Comment

While Newey J’s observation is certainly correct, in few of the cases had a company been incorporated in England and Wales solely for the purpose of engaging the scheme jurisdiction under Part 26. That had been the case in Re AI Scheme, but in that case, as in Re Codere, no creditors had appeared to oppose the scheme on that ground.

It is, of course, correct (as the judge observed) that, in a sense, what was done in both Re AI Scheme and Re Codere was forum shopping. But there were differences. The original debtor in Re AI Scheme (Affinion) was subject to the court’s jurisdiction whereas, in Re Codere, Codere Finance was not. In Re AI Scheme the scheme company was created using an English incorporated company because Affion could not undertake the scheme without the risk of incurring significant harm by acceleration of its indebtedness. Re Codere went one step further; it was concerned with a group of foreign unregistered companies which incorporated an English company purely for the purpose of using the scheme jurisdiction, in that case so as to preserve the group’s licences. However, in Re Codere, the group had significant connections with this jurisdiction.

In Re NN2 NewCo, as Norris J pointed out, the incorporation of NN2 was a convenient, but not a necessary, mechanism by which to invoke the scheme jurisdiction of the English court because, as seen above, a ‘significant connection’ with this jurisdiction had been established by changing the governing law of existing notes and having regard to the original governing law of existing bonds. As such, NNV and NNH could themselves have promoted the scheme.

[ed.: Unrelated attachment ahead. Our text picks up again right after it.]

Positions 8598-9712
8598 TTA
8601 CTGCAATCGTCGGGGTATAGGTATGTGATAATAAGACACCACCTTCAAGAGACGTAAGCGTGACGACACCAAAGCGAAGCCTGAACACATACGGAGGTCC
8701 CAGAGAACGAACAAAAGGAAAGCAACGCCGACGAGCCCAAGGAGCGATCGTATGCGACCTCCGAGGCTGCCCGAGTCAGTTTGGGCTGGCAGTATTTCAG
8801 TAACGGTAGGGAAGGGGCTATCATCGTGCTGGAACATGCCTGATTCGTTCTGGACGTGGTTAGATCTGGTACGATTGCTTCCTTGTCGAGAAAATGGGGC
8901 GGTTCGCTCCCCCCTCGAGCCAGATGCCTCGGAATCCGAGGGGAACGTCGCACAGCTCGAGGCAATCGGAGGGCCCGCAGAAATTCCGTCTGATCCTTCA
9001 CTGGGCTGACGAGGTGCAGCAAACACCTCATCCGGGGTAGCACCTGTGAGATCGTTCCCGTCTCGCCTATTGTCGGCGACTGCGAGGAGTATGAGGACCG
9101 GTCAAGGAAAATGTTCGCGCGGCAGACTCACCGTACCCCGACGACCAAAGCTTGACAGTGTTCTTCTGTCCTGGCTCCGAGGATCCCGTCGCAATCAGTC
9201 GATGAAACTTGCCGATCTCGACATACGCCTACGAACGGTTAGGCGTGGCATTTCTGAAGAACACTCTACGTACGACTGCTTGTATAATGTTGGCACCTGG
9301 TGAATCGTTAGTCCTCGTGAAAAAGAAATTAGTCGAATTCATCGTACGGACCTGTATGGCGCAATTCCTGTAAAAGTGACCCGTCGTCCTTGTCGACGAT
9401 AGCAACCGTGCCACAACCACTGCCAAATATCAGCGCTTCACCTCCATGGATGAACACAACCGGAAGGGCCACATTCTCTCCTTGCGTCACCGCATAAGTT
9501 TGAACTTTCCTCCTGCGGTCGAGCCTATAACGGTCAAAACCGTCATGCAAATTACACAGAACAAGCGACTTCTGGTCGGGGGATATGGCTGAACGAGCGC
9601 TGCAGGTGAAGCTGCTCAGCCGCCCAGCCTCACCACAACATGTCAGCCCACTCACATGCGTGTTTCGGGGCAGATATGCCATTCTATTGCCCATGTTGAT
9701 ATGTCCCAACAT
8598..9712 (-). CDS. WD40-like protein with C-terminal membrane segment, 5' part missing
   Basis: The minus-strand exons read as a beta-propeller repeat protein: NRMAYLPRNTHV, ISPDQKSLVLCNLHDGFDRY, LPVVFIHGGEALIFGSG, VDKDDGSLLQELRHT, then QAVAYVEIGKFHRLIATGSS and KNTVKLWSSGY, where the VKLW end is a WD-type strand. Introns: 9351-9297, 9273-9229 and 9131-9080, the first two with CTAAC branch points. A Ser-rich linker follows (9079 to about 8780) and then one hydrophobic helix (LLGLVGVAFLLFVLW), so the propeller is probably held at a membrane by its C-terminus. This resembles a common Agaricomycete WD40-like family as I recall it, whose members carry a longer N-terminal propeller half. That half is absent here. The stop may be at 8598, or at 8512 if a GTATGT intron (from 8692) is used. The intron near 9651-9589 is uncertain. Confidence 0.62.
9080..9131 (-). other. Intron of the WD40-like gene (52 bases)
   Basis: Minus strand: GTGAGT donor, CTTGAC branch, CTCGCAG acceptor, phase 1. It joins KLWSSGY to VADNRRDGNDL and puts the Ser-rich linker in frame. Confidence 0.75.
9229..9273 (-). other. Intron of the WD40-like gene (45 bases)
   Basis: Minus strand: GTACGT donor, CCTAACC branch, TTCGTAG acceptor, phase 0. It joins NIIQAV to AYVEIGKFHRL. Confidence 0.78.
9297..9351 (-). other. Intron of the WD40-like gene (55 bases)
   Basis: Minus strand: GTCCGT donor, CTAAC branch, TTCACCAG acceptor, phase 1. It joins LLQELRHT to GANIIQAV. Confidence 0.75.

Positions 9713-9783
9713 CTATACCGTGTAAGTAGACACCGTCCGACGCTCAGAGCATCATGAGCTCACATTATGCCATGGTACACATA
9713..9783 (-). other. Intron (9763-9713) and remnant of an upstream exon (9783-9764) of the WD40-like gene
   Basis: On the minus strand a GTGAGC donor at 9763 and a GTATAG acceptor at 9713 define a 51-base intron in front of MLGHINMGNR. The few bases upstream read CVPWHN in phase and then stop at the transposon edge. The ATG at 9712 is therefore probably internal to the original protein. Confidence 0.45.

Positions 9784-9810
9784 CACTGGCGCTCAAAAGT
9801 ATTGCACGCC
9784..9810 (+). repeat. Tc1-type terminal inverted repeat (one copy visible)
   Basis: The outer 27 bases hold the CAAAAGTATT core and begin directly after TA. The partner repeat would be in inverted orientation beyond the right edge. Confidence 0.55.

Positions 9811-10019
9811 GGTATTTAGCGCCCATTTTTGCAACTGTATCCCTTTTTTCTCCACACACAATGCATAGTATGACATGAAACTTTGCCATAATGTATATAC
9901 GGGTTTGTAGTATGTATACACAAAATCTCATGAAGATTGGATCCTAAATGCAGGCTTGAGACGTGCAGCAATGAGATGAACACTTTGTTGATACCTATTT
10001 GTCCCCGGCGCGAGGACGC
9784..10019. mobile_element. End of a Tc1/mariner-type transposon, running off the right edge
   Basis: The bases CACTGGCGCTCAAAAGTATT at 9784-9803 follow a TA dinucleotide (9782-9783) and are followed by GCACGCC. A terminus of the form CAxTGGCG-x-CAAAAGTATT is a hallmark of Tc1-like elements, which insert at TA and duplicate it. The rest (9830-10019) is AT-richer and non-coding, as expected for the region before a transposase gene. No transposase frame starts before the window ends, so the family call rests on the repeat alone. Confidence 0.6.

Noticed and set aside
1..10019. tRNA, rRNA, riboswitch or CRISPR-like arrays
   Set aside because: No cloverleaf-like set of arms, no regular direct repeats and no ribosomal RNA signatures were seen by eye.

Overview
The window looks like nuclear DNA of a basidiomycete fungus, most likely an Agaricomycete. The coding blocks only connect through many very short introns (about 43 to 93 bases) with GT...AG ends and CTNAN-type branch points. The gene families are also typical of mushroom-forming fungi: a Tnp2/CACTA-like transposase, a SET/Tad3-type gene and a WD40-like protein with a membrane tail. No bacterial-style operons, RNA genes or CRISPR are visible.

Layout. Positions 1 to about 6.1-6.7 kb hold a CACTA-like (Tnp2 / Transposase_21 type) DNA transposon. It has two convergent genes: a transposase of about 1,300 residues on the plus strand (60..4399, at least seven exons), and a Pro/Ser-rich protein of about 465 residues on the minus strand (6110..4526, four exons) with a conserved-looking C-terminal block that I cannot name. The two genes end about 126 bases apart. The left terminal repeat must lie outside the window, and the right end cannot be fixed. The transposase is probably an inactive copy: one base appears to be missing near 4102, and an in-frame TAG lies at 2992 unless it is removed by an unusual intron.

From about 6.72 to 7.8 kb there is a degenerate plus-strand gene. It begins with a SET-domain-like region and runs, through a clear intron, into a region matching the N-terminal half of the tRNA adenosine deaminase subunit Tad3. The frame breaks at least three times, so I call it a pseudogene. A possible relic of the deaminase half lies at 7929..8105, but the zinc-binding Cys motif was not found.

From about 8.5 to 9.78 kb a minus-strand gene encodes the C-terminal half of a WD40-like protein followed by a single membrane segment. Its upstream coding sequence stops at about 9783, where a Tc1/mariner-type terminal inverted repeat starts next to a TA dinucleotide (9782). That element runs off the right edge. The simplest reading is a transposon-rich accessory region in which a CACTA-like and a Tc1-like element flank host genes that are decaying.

What these cases disclose is an ever-increasing willingness of the courts in this jurisdiction to permit foreign companies to take the benefit of our scheme jurisdiction.

That can be seen from observations made by Snowden J in Re Noble, in relation to the ‘sufficient connection’ requirement. He observed (at para 95) that a company is generally free to choose where it carries on its activities and administers its interests, that such location is not immutable and that a company may change its centre of main interests (COMI) for a self-serving purpose: Shierson v Vlieland-Boddy [2005] EWCA Civ 974.

More recently, in Re Syncreon Group BV [2019] EWHC 2412 (Ch), the court sanctioned schemes of arrangement between a Dutch company, Syncreon Group BV (Syncreon Group), Syncreon Automative (UK) Ltd (Syncreon UK) and their respective creditors.